The next day we spent messing around with water to prepare ourselves for the assault on the Vatican. We arrived early enough by train and metro, but the queue in front of the entrance to the museum was already impressive, mass tourism requires extraordinary logistical savvy. Victoria and Rosie went off to find something that they needed in a chemist and Josh and I waited outside the bastioned walls of the Vatican for the queue to move. Actually it went pretty quickly and we were in while the museum was still relatively empty. We went straight to the Sistine chapel in order to beat as much of the converging masses as possible and were duly rewarded. We were able to sit for ages, cranking our neck wondering things and telling stories. I was near to tears and they occasionally brimmed over. I think Victoria felt the same. The whole thing reduces you to silence; not the stories of Michelangelo’s determination and perseverance; not the technical details about its composition and all that, just the thing as it appears in its majesty. All the other stuff can take second place and hover about in the background. The whole chapel, surfaces with stories, man created by pointing him out , a story of flesh and aura, the work and effort of the last judgment, a story of specific gestures, the fear and remorse of those bound for hell, of the human dignity of the prophets, the painter’s haunting empty skin, the whirl of angels exhibiting the instruments of passion, the column and the cross. We sat there for ages looking and quietly chatting the four of us, every so often the din around us would become deafening and the guards would tell us to be quiet and respect this chapel and so we all duly did, for a short while, but people could not contain themselves and the murmur would gradually swell until it burst again punctured by the sharp, routined cautions of the guards. We left with the feeling that something very special had happened to us. Much later in our wanderings around the museum we had to move through the Sistine chapel again to get to somewhere else, by this time it was completely full, a sea of heads staring up. It had something impressive, worrying and even slightly nauseous about it. It was like a giant underground carriage filled to the brim with standing passengers seething with questions and being told to keep quiet.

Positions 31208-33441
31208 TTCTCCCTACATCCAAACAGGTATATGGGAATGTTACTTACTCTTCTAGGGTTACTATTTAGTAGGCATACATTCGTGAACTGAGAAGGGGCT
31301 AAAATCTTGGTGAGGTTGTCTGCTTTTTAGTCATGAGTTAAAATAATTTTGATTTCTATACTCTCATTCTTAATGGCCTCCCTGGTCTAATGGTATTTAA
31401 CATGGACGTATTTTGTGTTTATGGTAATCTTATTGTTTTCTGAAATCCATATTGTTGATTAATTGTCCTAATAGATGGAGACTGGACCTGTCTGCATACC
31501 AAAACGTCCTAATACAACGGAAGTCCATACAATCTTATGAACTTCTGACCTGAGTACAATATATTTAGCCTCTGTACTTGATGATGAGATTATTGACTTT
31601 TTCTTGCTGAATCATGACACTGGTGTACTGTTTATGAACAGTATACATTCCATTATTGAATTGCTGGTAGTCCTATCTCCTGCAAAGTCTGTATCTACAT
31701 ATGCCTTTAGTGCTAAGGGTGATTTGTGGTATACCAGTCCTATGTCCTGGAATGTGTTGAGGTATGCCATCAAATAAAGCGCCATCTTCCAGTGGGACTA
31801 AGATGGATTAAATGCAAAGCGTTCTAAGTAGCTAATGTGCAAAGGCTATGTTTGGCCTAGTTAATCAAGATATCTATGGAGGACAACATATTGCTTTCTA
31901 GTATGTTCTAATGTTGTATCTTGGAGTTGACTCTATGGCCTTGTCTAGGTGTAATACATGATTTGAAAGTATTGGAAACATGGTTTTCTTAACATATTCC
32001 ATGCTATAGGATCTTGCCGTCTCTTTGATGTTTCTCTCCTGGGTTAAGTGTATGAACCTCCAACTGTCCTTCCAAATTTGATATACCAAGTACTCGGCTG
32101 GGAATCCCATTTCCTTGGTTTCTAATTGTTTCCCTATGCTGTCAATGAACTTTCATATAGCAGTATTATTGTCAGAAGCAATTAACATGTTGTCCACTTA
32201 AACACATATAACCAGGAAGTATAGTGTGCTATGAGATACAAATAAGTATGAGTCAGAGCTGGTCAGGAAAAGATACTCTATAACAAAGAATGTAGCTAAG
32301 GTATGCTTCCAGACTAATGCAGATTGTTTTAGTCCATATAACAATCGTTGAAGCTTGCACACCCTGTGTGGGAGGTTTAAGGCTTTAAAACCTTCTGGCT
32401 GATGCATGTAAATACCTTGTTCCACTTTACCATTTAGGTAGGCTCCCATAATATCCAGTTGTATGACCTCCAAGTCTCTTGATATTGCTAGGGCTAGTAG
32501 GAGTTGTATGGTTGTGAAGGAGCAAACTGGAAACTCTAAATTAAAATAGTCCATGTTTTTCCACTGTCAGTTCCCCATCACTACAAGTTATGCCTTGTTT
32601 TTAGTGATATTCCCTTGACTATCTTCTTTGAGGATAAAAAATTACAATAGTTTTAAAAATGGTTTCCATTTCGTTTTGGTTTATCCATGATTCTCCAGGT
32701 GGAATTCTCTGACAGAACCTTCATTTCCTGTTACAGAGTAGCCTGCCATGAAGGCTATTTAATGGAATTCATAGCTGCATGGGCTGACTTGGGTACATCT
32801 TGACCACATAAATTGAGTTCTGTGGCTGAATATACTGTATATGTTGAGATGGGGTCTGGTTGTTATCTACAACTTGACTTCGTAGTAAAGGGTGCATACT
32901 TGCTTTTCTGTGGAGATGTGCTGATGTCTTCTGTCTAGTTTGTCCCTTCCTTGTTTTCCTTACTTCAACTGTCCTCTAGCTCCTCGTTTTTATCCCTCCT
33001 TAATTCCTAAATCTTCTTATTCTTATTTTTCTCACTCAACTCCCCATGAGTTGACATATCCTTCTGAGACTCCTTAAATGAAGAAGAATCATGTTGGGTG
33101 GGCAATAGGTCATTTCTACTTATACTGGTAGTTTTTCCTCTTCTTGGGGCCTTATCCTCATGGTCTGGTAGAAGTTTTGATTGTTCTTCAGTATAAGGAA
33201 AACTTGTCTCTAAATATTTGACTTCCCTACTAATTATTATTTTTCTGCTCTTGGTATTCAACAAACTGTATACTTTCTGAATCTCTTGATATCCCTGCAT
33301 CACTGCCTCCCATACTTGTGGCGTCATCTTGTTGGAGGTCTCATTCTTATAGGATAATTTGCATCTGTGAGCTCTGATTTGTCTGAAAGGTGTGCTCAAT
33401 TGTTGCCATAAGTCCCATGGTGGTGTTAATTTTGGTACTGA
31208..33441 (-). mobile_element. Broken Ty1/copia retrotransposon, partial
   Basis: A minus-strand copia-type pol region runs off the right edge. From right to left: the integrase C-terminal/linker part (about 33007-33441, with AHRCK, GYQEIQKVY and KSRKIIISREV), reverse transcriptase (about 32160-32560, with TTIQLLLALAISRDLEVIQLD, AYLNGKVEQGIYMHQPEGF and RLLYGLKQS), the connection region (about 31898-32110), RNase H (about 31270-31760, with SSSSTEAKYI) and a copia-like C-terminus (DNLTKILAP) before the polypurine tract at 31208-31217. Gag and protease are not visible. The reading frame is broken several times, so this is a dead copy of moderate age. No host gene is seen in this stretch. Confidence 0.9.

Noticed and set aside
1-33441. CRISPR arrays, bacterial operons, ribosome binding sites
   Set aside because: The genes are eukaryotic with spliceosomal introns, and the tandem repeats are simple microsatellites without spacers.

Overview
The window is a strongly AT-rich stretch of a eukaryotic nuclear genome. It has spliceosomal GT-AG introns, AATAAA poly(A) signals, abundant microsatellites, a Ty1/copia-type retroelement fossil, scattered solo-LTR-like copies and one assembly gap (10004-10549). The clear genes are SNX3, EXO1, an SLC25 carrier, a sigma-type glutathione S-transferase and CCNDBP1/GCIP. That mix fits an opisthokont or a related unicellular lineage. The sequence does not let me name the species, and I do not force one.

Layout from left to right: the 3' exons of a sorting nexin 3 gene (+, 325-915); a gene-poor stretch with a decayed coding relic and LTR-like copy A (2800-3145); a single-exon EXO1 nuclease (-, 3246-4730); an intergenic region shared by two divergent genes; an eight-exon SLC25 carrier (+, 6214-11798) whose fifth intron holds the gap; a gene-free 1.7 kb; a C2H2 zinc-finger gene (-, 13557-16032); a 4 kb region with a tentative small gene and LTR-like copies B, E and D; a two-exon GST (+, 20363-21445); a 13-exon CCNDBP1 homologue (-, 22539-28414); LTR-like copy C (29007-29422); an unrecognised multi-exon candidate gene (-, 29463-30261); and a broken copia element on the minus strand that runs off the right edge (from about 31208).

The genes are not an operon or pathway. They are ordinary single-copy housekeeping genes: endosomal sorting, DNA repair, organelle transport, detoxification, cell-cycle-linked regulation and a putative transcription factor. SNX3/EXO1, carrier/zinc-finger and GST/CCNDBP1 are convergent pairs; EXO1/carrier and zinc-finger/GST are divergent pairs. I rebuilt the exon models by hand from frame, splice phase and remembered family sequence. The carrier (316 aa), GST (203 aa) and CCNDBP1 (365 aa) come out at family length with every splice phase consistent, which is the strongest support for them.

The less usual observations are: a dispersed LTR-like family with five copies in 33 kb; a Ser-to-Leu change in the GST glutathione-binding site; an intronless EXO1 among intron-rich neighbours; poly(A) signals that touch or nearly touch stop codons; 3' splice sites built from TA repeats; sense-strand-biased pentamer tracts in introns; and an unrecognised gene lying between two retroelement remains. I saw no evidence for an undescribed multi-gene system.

Later we went to the Stanza’s of Raphael and picked out the characters on the Parnassus and the School of Athens, watched the fire and the man jumping from the wall, as well as the babies being saved and the worried mums and the pope blessing something. The frescoes are wonderful and it would be wrong to compare them to the Sistine chapel just because they are so close, that is cheap. They require greater distance, so that the background knowledge about their composition, historical context, their technique as well as a fair bit of general knowledge and anecdote can come to the fore and do its thing. But they are wonderful. At the same time we were also very tired by then so we had lunch in a café and then wandered the long halls of the Vatican. We stopped at the paintings, Raphaels’ Transfiguration and Caravaggio’s entombment and then we did the Laocoön and the Apollo Belvedere and the amazing torso of Hercules. By this time we were emotionally overloaded and began to giggle, giving imitations of the sculptures and not caring what others thought about it. I discovered for myself a couple of curious holes with feet protruding from them and Rosie gawked horrified at a lady god with countless breasts arranged like the fruit of a papaya tree.
We went to St. Peter’s and first rested on the steps of the colonnade while I went to queue for the security and clothing check for the church. Rosie and Victoria were both found to be too bare and Victoria decisively ripped her shawl in two so that she could cover her shoulders and Rosie could cover her legs. They then walked past the unfortunate ladies who were not quite as resourceful and were following a fruitless strategy of anger and complaint to which the men judging these delicate things were quite impervious. Years and years ago, Victoria and I had entered St Peter’s and “discovered” the Pietá by Michelangelo. We could not hold back the tears then, and we did not manage to this time either. What is it about this thing? It certainly does not have that power when seen on a photograph. Is it the context in which it presents itself? The route, the turning, the walking through, the change from heat to cool, light to dark, harsh to rich surfaces, the surprise, the sequence of spaces and events, the solemnity and enormity of the scale and the absurdly heavy splendour? Is it the surprise of it happening upon you as you enter from outside, while your eyes adjust and you turn to the right and you see this thing? Is it the light and shade on the marble? Is it the pathos of a mother showing her son as a gift to those who know not what they do? Is it the malleability of the marble-as-flesh-and-cloth? Joshua and I stood in front of it. Rosie and Victoria stood a little further back. I don’t know whether Joshua was moved, but he was certainly impressed. There is a place in his mind for Michelangelo, who, until then, together with Raphael, Leonardo and Donatello had been teenage mutant turtles. He seemed quite happy to stand there for a long time soaking up this extraordinary confrontation. Then we carried on around the church. It was a shame that I could not show them Bernini’s staircase, which had been closed off for some reason. So we ambled through the church, letting the materials and the grand gestures perform their magic on our saturated minds. We looked at the empty chair suspended in the air by angels, we looked at the baldacchino, watching its columns do their firework display and we looked at the door with the bellowing swaths of marble, we looked at the floor and the we came out into the heat of the day and spent a happy half an hour sitting in the shade of the colonnade together with hundreds of other people.